Undoubtedly there are some things I missed in this year’s report card, and remember that the grades are strictly how I see it, but I come away generally optimistic on the direction that music tech is going. I’d say the future is bright indeed for tech in 2017.
Grammy-winning engineer Mark Linett certainly has an interesting background. From stints at the famed Sunset Sound and Warner Bros Amigo Studios, to work with Brian Wilson, Rikki Lee Jones, Los Lobos, Michael McDonald and the Red Hot Chilli Peppers, he’s seen it all.
But that’s only the start. Mark owns one of the coolest studios in Los Angeles completely decked out with vintage gear (including 2 original Universal Audio consoles), as well as a mobile recording truck filled with the latest in high-tech.
He’s also been The Beach Boys archivist for over 20 years, and he’ll discuss some of the more interesting aspects of those tracks (especially “Good Vibrations”) in our talk.
On the intro I’ll look at what $1 million in a buy-on gets you on a Motley Crue tour, and the big news of Samsung buying Harmon, and Avid in potential trouble with the SEC again.
The thing about the above new features is that other workstations have had these for a while now, so in many ways Pro Tools is still playing catch-up.
A few months ago Avid proudly put out a press release about how they just hired 250 new employees to staff new facilities in the Philippines, Taiwan and Poland, and how they would save $68 million as a result. Oh, and by the way, that was at the expense of closing down offices and downsizing its staff in the U.S.
Now the latest Avid press release touts how Taipei City is the “new home of hardware design,” the new “global support center” in the Philippines will be open 24 hours a day, and the new R&D center in Szczecin Poland includes “veteran staff for engineering, customer care and professional services.”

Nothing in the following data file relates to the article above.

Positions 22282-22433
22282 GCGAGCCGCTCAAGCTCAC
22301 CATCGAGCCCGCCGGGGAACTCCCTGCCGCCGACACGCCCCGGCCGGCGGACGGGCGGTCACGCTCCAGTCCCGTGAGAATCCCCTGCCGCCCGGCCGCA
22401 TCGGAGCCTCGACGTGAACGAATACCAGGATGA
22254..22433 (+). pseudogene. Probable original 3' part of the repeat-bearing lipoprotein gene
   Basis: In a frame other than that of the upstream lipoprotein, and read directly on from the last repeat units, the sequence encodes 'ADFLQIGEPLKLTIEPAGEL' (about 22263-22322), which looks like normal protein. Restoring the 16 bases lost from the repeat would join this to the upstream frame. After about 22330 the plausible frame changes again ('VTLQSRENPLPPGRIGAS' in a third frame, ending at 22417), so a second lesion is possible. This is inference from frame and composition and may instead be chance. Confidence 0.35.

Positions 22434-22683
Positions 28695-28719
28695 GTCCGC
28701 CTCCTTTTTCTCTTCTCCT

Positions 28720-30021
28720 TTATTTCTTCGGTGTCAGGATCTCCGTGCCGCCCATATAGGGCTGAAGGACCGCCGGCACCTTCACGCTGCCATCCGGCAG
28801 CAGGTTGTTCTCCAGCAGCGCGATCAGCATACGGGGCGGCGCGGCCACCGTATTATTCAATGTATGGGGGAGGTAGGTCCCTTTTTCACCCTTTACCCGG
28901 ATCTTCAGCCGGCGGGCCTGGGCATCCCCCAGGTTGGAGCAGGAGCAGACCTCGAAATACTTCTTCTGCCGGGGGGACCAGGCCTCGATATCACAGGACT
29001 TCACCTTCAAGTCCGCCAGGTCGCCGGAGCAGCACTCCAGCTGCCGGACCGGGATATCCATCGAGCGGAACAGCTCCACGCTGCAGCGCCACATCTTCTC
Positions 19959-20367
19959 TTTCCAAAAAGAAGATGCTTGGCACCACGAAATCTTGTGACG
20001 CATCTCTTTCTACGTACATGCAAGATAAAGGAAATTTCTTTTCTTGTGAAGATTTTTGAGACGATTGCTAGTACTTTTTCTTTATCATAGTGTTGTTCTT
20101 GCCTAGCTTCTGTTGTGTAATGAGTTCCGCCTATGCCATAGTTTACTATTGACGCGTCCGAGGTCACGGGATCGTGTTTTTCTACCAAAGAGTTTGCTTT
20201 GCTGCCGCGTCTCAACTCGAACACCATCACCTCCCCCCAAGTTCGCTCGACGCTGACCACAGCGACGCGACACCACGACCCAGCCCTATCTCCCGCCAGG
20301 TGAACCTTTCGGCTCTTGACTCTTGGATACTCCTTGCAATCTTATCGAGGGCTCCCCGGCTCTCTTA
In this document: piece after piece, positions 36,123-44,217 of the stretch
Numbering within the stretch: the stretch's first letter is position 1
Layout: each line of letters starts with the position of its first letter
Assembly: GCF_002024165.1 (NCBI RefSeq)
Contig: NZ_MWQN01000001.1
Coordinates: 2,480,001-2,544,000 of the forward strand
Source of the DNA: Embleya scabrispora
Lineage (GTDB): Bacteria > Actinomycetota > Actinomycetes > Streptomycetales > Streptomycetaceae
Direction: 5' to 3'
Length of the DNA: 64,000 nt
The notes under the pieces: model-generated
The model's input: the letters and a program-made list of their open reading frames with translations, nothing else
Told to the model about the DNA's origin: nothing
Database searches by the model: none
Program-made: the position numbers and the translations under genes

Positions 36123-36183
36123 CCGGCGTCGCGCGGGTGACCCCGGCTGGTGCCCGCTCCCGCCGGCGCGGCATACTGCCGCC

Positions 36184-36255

It’s also opening a new Boca Raton, Florida office for a “consolidated administrative support group, leveraging a strong work force to improve efficiency and productivity.”
Does this sound like a company that really cares about you, the user?
Does it sound like a great idea to can all the people in the U.S. responsible for the development of the hardware and software for the simple reason of finding cheaper ones off-shore?
How about taking the support for its complex products and moving it all to the Philippines?
These moves have nothing to do with the user, of course, since it’s all about looking good for Wall Street, which is something that Avid desperately needs. It’s stock is near an all-time low, down nearly 65% in the last year alone.
That’s the problem with public companies in general. For the most part, the execs get caught up in a game of “pleasing the Street” rather than looking out for its customers. In short, it’s stockholders become its customers.
Avid’s CFO and executive vice-president John Frederick has announced that he’s stepping down after the upcoming May 10th earnings call, which means that the outlook probably won’t be too shiny and happy, and the restructuring is a band-aid (and a poor one) at best on the hope that a few analysts will slap a “Buy” recommendation on it.
Those of us who use Avid audio products look at these moves with a great deal of skepticism, and at the same time keep an eye out for the next alternative.
Pro Tools and the other audio-related products are only part of the Avid’s product profile, but the company performance gives it’s users reason for great concern for the company’s, and their future.
(Photo: Maverx via Wikipedia)